In our last discussion we saw Mary face a prophecy of her son's sufferings that would be to her like a sword passing through her soul (Luke 2:34-35). This would be difficult knowledge to handle. The apostle Paul gave us a list of qualities that describe God-like love (I Corinthians 13:4-8a). Among other things, love bears all things, believes all things, hopes all things, endures all things, and does not fail. That will consistently describe what is in Mary's heart as she raises her child to adulthood and then has to step back and let her adult son do His work.
Mary's son grows and matures - Luke 2:40
It is a paradox to us that the perfect Son of God become human and submitted himself to the human process of growth and development (Philippians 2:5-8). This process would eventually require suffering (Hebrews 2:9-10; 5:7-9). The qualities of growth and development, that are described in Luke 2:40, 52, are also described in Isaiah 11:1-4a.
Mary's son reveals His love for Scripture truth - Luke 2:41-48
Joseph and Mary, as usual, were attentive to the ordinances and feasts that are prescribed by God's law for Israel. In observing the Passover, they traveled to Jerusalem, taking Jesus with them. When Paul is talking about the purity of the church, in I Corinthians 5, Christ is called "our Passover" (I Corinthians 5:7).
A mistake was made by Joseph and Mary. As they left Jerusalem to go home, they assumed that Jesus was in the group that was travelling together. However, He was not with them. A day into the journey and the parents realized this and turned back to Jerusalem to search for Jesus. After three days they found Him at the temple, listening to the learned doctors / teachers of the law, asking them serious questions - also giving answers! See John 18:37. Jesus was twelve years old. This is the age a son formally became "bar mitzvah" - a "son of the commandment." His full participation of synagogue life would begin at the end of that year. Prior to that, a son was taught at home by his father. Therefore, Jesus was an astonishment to those who were in the temple. He was no ordinary boy, just entering the first stage of his religious life!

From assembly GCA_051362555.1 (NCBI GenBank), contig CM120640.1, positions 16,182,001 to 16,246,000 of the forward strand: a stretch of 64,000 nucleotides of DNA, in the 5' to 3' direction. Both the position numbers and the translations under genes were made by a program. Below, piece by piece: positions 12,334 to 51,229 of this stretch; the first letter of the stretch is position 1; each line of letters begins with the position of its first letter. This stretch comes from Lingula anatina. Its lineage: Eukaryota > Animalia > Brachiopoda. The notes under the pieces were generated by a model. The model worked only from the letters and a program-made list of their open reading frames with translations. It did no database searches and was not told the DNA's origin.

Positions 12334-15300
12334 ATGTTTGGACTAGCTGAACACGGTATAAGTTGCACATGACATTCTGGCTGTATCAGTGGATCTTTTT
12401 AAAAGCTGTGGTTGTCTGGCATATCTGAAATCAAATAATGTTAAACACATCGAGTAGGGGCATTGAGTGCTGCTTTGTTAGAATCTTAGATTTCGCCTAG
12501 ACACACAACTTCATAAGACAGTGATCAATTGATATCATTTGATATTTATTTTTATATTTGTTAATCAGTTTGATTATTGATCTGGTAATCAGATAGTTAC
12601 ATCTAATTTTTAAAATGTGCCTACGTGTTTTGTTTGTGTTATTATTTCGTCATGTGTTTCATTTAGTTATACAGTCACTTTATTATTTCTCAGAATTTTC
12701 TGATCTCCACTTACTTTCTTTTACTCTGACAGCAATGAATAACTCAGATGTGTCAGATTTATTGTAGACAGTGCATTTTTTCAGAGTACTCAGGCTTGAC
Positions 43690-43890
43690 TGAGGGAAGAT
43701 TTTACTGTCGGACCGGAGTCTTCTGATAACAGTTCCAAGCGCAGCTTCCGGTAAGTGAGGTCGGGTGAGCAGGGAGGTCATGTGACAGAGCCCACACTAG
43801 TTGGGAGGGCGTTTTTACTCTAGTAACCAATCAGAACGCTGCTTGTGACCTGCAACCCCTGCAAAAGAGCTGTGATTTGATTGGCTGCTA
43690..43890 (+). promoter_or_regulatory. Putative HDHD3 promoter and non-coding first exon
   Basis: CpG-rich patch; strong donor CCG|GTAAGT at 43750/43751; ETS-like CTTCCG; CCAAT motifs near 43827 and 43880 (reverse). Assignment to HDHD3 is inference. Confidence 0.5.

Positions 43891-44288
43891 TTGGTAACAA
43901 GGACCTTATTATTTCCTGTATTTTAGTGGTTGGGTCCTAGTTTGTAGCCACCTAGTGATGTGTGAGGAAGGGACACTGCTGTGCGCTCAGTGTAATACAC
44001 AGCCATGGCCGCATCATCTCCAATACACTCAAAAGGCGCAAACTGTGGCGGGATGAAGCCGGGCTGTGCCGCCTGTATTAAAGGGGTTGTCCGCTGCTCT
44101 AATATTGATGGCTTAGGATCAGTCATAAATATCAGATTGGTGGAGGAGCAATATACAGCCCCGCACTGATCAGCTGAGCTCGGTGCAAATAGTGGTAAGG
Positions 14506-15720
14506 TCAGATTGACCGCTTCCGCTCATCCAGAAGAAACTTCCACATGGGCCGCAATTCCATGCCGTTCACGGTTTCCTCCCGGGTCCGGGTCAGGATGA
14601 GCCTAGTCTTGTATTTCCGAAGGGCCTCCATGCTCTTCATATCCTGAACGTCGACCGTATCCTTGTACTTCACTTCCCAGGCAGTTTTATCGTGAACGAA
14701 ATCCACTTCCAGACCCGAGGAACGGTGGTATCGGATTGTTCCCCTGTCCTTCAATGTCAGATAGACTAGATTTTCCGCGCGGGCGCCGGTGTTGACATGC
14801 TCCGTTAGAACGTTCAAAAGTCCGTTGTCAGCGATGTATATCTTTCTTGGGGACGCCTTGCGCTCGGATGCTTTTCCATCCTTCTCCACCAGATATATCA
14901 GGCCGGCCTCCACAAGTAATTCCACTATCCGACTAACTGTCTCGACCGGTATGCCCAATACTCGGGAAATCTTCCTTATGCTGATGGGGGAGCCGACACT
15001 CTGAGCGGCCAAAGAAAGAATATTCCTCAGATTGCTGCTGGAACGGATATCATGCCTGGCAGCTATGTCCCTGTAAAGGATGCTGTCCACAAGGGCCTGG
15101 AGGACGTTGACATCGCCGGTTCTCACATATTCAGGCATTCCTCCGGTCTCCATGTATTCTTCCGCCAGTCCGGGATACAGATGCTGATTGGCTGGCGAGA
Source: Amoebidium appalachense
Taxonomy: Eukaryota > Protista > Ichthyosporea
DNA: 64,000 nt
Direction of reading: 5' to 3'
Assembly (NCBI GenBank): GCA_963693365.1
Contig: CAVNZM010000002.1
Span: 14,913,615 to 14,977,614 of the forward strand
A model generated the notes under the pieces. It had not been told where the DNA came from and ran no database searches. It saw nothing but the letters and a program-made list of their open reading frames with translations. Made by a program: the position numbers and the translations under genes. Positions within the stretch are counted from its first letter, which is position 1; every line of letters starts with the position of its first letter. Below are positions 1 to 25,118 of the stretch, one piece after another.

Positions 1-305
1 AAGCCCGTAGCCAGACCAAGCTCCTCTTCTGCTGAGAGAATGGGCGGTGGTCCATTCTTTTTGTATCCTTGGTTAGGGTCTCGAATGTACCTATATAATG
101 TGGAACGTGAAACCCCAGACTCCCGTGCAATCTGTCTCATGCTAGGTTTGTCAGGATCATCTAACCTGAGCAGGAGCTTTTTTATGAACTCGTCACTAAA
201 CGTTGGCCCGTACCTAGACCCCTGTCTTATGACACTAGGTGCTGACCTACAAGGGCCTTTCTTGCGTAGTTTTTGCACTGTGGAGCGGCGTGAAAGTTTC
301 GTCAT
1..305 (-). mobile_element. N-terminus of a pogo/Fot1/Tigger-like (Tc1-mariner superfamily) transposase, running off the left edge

However, Joseph and Mary were more than astonished at what He was doing. They had been very distressed at the unexpected absence of their son. Their natural parental care caused sorrow, as they looked for Him. This was not yet the sorrow that would be like a sword passing through Mary's soul, but it was a taste of what it was going to be like raising the Messiah. He was operating under the influence of His Heavenly Father. His method of operation would be pure, but unpredictable - a challenge for any normal parent.
Mary's son and the Father's business - Luke 2:49-52 cp. Psalm 27:4